http://edis.ifas.ufl.edu/cg088

HS1184 Packinghouse Citrus Black Spot ID / Identificación de la Mancha Negrade los Cítricos en las Plantas de Procesamiento

HS1184, a one-page identification sheet in English and Spanish by Mark Ritenour, Megan Dewdney, Natalia Peres, and Jamie Yates, assists packinghouse graders in the detection of citrus black spot. Published by the UF Department of Horticultural Sciences, August 2010.
http://edis.ifas.ufl.edu/hs1184

PP273 Viral Diseases of Strawberries

PP273, a 7-page illustrated fact sheet by Catalina Moyer, Vance M. Whitaker, and Natalia A. Peres, provides
basic information on viral diseases of strawberries with particular emphasis on the presence of strawberry necrotic shock virus (SNSV) on Florida strawberry plants. Includes references. Published by the UF Department of Plant Pathology, April 2010.
http://edis.ifas.ufl.edu/pp273

PP274 Citrus Black Spot

PP274, a 2-page illustrated fact sheet by Megan M. Dewdney and Natalia A. Peres, provides a visual reference for symptoms of this fungal disease affecting all commercial cultivars of citrus. Published by the UF Department of Plant Pathology, May 2010.
http://edis.ifas.ufl.edu/pp274

AE450 A Web-based Decision Support Tool for Timing Fungicide Applications in Strawberry

AE450, a 5-page illustrated fact sheet by Willingthon Pavan, Clyde W. Fraisse, and Natália A. Peres, describes a web-based tool for timing fungicide applications in strawberries that can reduce the number of sprays and cost of production, especially in years when the conditions for disease are not favorable. Includes references. Published by the UF Department of Agricultural and Biological Engineering, August 2009.
http://edis.ifas.ufl.edu/AE450

PP268 Black Spot of Rose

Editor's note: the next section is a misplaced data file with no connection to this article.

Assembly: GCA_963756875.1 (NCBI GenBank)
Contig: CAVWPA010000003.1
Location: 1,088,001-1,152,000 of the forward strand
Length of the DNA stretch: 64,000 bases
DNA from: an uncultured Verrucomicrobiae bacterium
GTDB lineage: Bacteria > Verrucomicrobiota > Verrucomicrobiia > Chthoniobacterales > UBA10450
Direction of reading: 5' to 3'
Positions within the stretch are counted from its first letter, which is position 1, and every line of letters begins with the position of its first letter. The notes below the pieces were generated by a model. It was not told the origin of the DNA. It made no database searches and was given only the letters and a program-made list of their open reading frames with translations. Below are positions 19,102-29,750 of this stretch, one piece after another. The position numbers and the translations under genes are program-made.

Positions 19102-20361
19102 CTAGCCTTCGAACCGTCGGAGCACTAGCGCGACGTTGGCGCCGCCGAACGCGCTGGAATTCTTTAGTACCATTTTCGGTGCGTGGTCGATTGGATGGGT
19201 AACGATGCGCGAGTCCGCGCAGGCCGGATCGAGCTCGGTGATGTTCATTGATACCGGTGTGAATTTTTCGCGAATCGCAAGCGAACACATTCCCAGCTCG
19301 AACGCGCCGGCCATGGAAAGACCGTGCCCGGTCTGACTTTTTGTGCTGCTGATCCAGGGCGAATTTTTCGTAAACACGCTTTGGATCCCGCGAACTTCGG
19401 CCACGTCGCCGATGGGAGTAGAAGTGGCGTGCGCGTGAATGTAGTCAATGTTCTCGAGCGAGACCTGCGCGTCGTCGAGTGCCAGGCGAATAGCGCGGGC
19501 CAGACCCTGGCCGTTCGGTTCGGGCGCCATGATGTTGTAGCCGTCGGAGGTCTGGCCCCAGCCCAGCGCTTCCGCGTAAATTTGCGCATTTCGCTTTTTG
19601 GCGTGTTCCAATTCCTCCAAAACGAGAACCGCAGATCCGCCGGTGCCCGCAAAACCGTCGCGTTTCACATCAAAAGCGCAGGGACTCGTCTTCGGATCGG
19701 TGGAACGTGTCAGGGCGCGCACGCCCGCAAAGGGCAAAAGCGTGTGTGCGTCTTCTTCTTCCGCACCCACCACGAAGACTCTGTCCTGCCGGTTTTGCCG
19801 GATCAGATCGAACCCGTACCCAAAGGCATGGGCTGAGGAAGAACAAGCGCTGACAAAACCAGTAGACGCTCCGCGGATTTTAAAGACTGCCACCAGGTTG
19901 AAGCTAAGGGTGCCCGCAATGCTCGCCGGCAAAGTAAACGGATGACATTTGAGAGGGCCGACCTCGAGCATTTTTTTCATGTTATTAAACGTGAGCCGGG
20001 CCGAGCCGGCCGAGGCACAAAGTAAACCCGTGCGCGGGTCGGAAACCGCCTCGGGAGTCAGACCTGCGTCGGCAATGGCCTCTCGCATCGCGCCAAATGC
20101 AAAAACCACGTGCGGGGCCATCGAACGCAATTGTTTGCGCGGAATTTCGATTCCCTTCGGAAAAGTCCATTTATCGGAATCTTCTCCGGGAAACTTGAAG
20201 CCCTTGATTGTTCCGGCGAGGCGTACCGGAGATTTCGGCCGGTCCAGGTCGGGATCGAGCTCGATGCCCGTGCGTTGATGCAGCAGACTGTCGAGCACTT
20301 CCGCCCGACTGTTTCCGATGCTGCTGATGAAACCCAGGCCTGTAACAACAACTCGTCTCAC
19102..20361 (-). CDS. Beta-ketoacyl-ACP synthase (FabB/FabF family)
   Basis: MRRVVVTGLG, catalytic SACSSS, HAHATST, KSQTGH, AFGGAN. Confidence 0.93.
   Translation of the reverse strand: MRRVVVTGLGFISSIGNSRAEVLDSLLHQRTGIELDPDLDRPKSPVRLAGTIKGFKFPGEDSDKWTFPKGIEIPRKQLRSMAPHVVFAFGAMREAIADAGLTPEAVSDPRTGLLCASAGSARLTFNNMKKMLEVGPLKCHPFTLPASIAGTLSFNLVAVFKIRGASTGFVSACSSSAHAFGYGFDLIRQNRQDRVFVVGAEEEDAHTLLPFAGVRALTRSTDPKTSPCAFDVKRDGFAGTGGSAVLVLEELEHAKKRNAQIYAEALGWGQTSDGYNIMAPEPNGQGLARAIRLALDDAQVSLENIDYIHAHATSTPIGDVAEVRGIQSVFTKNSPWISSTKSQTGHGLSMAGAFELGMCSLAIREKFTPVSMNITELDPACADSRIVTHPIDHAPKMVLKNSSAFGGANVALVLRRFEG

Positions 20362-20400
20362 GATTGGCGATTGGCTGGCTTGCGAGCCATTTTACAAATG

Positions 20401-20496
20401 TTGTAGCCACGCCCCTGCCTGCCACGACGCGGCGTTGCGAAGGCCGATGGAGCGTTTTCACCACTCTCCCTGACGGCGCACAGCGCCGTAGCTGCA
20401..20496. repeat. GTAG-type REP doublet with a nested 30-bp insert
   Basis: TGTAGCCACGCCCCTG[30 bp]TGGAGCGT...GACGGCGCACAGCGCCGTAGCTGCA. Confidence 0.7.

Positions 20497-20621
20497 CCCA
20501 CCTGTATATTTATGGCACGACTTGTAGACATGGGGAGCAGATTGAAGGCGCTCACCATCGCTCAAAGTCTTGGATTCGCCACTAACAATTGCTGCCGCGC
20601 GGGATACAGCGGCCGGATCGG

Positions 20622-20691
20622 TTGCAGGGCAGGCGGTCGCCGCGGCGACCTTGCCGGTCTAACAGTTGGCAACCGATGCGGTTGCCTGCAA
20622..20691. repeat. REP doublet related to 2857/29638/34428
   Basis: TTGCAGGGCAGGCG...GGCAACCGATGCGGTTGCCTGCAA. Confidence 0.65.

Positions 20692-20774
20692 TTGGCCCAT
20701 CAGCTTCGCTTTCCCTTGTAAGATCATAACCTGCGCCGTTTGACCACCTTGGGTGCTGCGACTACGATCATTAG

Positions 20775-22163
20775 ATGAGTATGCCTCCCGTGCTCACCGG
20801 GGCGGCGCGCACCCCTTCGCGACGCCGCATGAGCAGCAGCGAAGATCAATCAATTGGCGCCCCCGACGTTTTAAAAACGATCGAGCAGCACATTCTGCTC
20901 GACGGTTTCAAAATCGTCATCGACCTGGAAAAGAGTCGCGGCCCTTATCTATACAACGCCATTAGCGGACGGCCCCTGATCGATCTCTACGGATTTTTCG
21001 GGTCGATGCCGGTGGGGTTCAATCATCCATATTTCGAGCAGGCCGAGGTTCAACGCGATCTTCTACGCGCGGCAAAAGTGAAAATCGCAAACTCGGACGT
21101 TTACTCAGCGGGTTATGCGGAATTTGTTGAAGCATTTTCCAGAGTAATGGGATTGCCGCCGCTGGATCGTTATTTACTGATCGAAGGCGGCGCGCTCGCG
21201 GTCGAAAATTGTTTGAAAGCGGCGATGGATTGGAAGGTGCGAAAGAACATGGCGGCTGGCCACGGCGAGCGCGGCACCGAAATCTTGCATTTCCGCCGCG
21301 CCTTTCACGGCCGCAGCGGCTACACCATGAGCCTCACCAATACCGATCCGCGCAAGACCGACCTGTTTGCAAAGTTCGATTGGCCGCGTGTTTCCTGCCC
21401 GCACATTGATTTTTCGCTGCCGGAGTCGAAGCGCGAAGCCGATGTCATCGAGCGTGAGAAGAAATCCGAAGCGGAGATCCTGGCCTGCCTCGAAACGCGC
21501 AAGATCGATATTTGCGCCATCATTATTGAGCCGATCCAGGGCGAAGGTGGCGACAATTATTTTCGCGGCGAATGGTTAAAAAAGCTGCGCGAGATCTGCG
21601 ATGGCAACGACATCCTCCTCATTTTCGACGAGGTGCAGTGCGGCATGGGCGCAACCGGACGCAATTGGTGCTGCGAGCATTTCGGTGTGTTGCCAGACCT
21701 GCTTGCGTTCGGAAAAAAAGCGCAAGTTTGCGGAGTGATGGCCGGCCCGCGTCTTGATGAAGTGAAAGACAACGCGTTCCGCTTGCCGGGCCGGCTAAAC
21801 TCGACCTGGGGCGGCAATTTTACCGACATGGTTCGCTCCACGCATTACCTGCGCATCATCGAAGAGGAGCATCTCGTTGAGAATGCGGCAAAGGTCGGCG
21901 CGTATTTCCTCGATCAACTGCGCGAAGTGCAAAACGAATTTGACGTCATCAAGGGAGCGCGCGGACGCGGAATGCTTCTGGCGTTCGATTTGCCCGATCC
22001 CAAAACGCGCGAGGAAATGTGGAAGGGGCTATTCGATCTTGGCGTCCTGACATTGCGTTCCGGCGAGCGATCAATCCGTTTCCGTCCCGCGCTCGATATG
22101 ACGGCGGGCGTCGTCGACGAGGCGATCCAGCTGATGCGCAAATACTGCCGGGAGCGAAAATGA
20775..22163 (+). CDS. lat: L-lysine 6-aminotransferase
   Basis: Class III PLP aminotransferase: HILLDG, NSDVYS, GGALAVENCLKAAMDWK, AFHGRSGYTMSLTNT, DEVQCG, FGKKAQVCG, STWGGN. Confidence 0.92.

PP268, a 5-page illustrated fact sheet by Jozer Mangandi and Natalia A. Peres, describes this fungal disease that that affects nearly all rose cultivars worldwide — causal agent and geographic distribution, symptoms and control. Published by the UF Department of Plant Pathology, May 2009.
http://edis.ifas.ufl.edu/PP268

PP267 Cercospora Leaf Spot of Rose

PP267, a 4-page illustrated fact sheet by Jozer Mangandi and Natalia A. Peres, describes this little-investigated disease that is one of the primary foliar diseases of roses in Florida — causal agent and geographic distribution, symptoms and control. Published by the UF Department of Plant Pathology, May 2009.
http://edis.ifas.ufl.edu/PP267

PPP6/PG100 2008 Florida Plant Disease Management Guide: Chemical Control Guide for Diseases of Vegetables, Revision No. 19

Revised! PPP-6, a 108-page publication by Ken Pernezny, Amanda Gevens, Tim Momol, Aaron Palmateer, Natalia Peres, Richard Raid, Pam Roberts, Gary Vallad, and Shousan Zhang, is a guide to lawful use of sprayable chemicals intended for control of plant diseases affecting vegetables grown in Florida. Published by the UF Department of Plant Pathology, September 2008.
http://edis.ifas.ufl.edu/PG100

HS1150/HS399 ‘Florida Elyana’ Strawberry

HS-1150, a 2-page illustrated fact sheet by C.K. Chandler, B.M. Santos, and N.A. Peres, describes the performance of this short-cultivar that has shown promise in recent trials in western portions of Central Florida. Includes references. Published by the UF Department of Horticultural Sciences, December 2008.
http://edis.ifas.ufl.edu/HS399

HS1154/HS403 Growing Strawberries in the Florida Home Garden

HS-1154, a 4-page illustrated fact sheet by Craig K. Chandler, James F. Price, Natalia A. Peres, and Bielinski M. Santos, provides home gardeners with information about strawberry growing conditions and varieties for Florida, soil preparation and plant establishment, freeze protection, pest management, and harvesting and storage. It replaces HS509/VH029, Strawberries in the Florida Garden, by James M. Stephens. Published by the UF Department of Horticultural Sciences, December 2008.
http://edis.ifas.ufl.edu/HS403